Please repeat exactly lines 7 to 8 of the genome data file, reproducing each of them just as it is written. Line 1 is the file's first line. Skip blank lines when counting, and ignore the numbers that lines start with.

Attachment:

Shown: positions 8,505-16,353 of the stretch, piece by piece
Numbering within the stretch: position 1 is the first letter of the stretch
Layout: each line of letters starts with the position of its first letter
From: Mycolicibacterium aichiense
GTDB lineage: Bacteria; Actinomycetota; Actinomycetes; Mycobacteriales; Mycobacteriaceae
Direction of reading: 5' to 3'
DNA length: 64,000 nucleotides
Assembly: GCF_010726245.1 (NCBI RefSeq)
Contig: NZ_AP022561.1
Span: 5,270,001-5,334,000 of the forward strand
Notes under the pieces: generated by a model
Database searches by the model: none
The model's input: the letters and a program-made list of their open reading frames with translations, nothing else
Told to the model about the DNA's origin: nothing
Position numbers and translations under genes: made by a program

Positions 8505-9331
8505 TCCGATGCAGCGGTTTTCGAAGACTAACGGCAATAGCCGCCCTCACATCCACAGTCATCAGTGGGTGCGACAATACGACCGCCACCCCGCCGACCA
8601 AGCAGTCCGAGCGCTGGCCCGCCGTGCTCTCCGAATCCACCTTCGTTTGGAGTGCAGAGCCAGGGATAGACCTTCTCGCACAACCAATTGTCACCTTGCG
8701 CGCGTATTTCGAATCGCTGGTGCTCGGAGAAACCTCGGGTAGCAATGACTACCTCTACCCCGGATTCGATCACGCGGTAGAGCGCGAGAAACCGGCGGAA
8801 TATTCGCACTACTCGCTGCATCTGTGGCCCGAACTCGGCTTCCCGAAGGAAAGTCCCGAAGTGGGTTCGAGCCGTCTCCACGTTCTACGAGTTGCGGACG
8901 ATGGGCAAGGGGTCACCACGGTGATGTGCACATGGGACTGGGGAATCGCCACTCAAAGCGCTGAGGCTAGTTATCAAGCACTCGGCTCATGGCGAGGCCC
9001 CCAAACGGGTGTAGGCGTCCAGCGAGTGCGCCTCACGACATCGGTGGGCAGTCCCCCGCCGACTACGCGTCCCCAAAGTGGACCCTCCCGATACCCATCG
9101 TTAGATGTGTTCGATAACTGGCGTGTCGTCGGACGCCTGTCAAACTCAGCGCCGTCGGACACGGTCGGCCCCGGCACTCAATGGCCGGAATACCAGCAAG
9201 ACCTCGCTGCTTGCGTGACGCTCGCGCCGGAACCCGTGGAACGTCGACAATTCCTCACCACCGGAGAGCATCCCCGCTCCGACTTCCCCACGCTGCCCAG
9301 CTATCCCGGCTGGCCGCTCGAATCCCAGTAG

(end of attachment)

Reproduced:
DNA length: 64,000 nucleotides
Assembly: GCF_010726245.1 (NCBI RefSeq)